Instead of arguing that something didn't meet U.S. standards, often all QC people had to do was point out that a working parent might want something better for his own children. When engineers in one school thought a drinking fountain was a little too high, a child was brought over to demonstrate. No words were needed; the subcontractor could easily see that the boy could not reach.

"There were real funding constraints," White explained. "If we didn't get the money committed really fast, we would have lost the funding."

Air Force Maj. Thomas N. Williams, AFCEE Iraq commander, said ECCI helped to meet 2004 end-of-year construction starts by accelerating its schedule without sacrificing the quality of the projects.

"Liisa (White) is very passionate for schools and children," Prasad said, crediting her extensive communication with the directors general of Northern Iraq's three Kurdish governorates -- Kirkuk, Erbil, and Sulaymaniyah -- in identifying the 45 most needy schools.

But White is quick to acknowledge the entire team's efforts from start to finish. "AFCEE expedited, streamlined the process and gave us tremendous flexibility with the project," she said. The results were obvious in September, when thousands of children reported to freshly renovated schools.

Wafae, a school for boys and girls in central Erbil, has more than 1,000 students. Plans already had been made to renovate the middle school when the director general requested the second school for younger children be included. Although the students must still attend classes in shifts, they now have a facility more conducive to education.

At Pirzin kindergarten, two buildings were joined together to make child supervision easier. A local artist painted murals on white walls, and durable carpeting turned concrete flooring into a comfortable play area.

By secondary level, gender segregation becomes the norm in Iraq, making it all the more significant that Shartstan was designated a priority. This model school for 13- to 18-year-old young women is so popular that its 1,500 students attend in morning or afternoon shifts.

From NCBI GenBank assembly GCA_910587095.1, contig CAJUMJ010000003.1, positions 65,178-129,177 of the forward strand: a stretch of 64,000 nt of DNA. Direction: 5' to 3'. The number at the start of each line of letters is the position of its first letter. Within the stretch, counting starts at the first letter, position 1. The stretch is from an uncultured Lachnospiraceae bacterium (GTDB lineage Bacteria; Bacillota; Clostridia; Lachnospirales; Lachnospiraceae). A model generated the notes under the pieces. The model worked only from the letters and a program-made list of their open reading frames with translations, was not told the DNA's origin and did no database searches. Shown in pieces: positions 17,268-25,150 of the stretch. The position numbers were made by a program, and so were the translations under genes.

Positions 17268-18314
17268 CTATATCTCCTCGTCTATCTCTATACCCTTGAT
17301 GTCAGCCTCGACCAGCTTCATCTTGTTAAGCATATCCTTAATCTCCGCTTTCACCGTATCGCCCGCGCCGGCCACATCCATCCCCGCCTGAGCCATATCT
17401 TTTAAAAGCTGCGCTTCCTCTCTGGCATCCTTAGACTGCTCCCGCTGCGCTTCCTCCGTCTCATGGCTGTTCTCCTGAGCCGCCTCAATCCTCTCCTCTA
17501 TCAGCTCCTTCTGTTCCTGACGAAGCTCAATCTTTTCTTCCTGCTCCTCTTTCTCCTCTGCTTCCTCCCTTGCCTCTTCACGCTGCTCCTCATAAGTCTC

"There were cracks in the walls," recalled Badria Abdulla Hamad, Shartstan headmistress for 14 years. "There was electricity only for the administration. Each class had about 50 students." In addition to overall repairs, AFCEE funding built a large assembly hall and three extra classrooms, one of which will become a scientific laboratory.

High in the Sulaymaniyah mountains, ECCI couldn't begin work until April 2005 at Penjwin Boys' Boarding School because the town was essentially snowed in. Forty-five minutes and a four-wheel drive vehicle are needed to traverse the dirt road leading to Wanderana, where contractors hauled materials up the mountain with donkeys to renovate a three-room school for the town's 68 children.

"In the past, when villagers saw a vehicle coming up the road, they would take what they could carry, run and hide," Gillis said. "Now, the people come out to greet us. It's really a positive step."

Prasad said AFCEE's flexibility was a key factor. "They said, 'We trust you guys to do the right things to reach our mutual goals and objectives,'" he said. This flexibility ended up saving money by using locally available materials, he explained, adding that saving money per school meant more schools could receive attention.

(Elaine Eliah is a communications specialist with contractor ECC International Baghdad.)

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Click photo for screen-resolution imageA student uses a renovated fountain for handwashing and drinking at Wafae, a school for boys and girls in central Erbil, Iraq, with more than 1,000 students. Photo by Elaine Eliah